MyHighSchoolGuide.com: Philly school choice tool wins third Random Hacks of Kindness - Technical.ly Philly

Jun. 4, 2012 11:10 am

MyHighSchoolGuide.com: Philly school choice tool wins third Random Hacks of Kindness

In the rush of high school choice in Philadelphia, there is room for disruption. John Young, a 7th grade math teacher at the Young Scholars Charter School, came to the latest local iteration of the global Random Hacks of Kindness with a paper packet that is handed to his students each year, filled with information […]

Attendees come together Sunday afternoon to hear six project presentations.

(Photo by by Philip Neuffer)

In the rush of high school choice in Philadelphia, there is room for disruption.

John Young, a 7th grade math teacher at the Young Scholars Charter School, came to the latest local iteration of the global Random Hacks of Kindness with a paper packet that is handed to his students each year, filled with information on the dozens of the city’s public schools — selective, citywide and neighborhood — and how to apply.

“Most don’t look until the end of the year,” Young said. “And by then, it’s too late.”

That’s how MyHighSchoolGuide.com first came together, collecting four interested developers and winning out the third version of the twice yearly hackathon that was launched to focus on global sustainability issues but has taken a local bent in Philadelphia — something of a source of pride for some recurrent attendees at the weekend event held at Drexel University.

Though still a little buggy, if you visit MyHighSchoolGuide.com, users can see how their academic standards impact their school choice. Only proficient in math? Missed too many school days? Grades not up to snuff? Well, you will quickly see that many selective schools won’t even let you apply.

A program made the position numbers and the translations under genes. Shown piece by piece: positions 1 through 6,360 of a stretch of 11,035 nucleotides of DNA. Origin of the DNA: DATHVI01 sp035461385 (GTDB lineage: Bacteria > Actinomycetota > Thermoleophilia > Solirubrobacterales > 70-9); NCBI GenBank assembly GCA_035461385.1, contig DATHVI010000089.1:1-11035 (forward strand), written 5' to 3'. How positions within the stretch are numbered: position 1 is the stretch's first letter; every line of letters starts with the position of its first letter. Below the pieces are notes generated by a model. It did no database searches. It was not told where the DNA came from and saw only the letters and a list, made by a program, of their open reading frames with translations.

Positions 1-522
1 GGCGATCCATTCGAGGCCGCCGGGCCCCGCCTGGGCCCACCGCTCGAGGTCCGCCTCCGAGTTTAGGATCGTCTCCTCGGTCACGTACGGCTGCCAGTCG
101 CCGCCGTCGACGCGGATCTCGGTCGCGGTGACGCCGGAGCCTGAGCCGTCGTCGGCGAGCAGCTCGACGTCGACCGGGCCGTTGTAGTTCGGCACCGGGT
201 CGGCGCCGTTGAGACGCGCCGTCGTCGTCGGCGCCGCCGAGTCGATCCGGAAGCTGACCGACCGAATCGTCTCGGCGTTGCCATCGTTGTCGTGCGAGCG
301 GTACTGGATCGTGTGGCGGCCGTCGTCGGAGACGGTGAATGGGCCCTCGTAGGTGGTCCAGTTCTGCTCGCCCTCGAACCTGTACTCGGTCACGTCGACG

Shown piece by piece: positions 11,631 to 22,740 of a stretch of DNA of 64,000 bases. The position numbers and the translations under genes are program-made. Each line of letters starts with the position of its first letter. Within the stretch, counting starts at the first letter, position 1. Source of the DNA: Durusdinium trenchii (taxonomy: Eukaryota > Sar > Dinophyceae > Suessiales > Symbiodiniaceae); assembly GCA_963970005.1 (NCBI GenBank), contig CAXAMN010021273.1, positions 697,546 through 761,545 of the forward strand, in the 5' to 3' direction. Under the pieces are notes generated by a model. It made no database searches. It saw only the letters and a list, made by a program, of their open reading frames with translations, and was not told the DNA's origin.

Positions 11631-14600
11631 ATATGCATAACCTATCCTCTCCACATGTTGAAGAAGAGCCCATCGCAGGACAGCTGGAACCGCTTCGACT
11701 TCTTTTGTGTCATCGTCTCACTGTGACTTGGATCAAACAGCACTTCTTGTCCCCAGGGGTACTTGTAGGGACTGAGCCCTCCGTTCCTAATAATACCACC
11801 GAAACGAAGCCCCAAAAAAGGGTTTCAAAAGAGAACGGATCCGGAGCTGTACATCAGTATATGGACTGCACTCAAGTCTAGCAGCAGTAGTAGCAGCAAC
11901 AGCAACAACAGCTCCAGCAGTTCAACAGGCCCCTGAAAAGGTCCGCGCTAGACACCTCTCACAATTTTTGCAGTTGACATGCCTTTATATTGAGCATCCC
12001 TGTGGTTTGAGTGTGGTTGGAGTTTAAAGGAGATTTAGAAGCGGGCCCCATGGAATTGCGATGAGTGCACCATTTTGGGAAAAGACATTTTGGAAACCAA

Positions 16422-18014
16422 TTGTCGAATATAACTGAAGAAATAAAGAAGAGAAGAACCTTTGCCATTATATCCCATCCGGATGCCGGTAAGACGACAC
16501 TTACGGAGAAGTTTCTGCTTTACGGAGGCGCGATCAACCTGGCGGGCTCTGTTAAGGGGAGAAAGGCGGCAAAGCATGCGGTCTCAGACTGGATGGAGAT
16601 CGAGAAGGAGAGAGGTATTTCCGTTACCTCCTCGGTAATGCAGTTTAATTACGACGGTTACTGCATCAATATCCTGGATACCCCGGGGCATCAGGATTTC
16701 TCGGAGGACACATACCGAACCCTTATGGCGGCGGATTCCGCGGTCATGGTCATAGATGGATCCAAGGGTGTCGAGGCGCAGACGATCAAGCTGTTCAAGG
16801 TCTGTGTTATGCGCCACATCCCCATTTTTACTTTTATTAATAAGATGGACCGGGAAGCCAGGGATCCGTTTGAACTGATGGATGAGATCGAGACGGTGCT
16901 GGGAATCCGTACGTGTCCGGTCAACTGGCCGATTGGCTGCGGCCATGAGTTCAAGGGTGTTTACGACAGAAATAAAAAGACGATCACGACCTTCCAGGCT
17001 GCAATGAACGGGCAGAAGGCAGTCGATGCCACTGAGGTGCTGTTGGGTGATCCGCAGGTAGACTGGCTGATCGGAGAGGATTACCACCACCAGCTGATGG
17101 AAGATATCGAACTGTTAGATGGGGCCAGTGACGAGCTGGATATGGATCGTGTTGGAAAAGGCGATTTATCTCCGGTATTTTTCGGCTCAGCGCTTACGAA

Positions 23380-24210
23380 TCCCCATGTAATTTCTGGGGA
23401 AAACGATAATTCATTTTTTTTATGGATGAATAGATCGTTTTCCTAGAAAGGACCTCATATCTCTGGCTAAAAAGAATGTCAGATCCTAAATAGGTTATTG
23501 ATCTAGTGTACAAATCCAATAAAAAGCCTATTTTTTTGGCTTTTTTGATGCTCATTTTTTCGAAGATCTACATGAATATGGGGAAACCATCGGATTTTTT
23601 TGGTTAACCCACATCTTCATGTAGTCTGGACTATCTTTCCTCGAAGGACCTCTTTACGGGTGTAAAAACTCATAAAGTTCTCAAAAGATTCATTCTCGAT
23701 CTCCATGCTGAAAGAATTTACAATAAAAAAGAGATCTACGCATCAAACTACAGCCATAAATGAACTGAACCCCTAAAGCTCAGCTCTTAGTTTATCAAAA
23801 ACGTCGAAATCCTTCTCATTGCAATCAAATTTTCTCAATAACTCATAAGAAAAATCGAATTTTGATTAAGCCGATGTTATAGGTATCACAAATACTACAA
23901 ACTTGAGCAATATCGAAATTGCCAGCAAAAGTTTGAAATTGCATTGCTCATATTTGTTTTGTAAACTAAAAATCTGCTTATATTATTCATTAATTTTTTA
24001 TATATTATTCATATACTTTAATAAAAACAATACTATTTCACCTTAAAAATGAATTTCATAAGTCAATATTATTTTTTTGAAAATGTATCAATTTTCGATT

Young says he hopes to add charter schools and perhaps private schools too, maybe including Catholic, depending on the shakeup of the School District and any changes at the Archdiocese. Below, watch Young and team, including Azavea developer Adam Hinz, present the project to those in attendance.

Projects:

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  • FIRST PLACE: MyHighSchoolGuide — A school choice dashboard and search tool
  • SECOND PLACE: LGBTRights.me — Led by Philadelphia Gay News Editor Sarah Blazucki and first built at the Philly Tech Week ‘News’ Hackathon, this project added more data, an RSS feed, a backend admin tool and more to a visualization of LGBT and anti-discrimination legislation by state and municipality.
  • THIRD PLACE: PeopleMigrate.com — Led by an immigration attorney, the site is a search tool for two different communities it hopes to build: a vetted, Q&A resource around immigration law and a Wiki on common terms and concepts.
  • MetaRHOK: Mjumbe Poe and Pam Selles developed a cleaner problem definition for the RHOK website and concept for focusing hackathon projects elsewhere.
  • Yo! Philly Votes: Voter advocate Faye Anderson led a team that built an aggregator of polling place complaints and incidents for the city. See the splash page here.
  • Change for a $5: Awesome Foundation meets Kickstarter meets Philly STAKE, in which people join up for a $5 monthly membership, the proceeds of which are used for small, quarterly grants to charitable organizations. Though the idea was strong, the concept failed to get to get a platform lift and organizers are seeking those interested in participating.
  • Legislator social media dashboard: A team came short of its goal of visualizing the common words from tweets and Facebook messages from city legislators and so decided not to present.

Organizers, which, full disclosure, included this reporter as a judge, noted that their voting were largely based on the amount of work done in the weekend, the sustainability of the project and its likely impact.

This RHOK was smaller, if more local, than the past two — more than 30 participants — and noticeably no presence from Random Hacks organizers, which include consultant firm Second Muse. Local organizer Mike Brennan, who has since come on fulltime with RHOK, handed off the organization to another Drexel computer science student Nathan Vecchiarelli.

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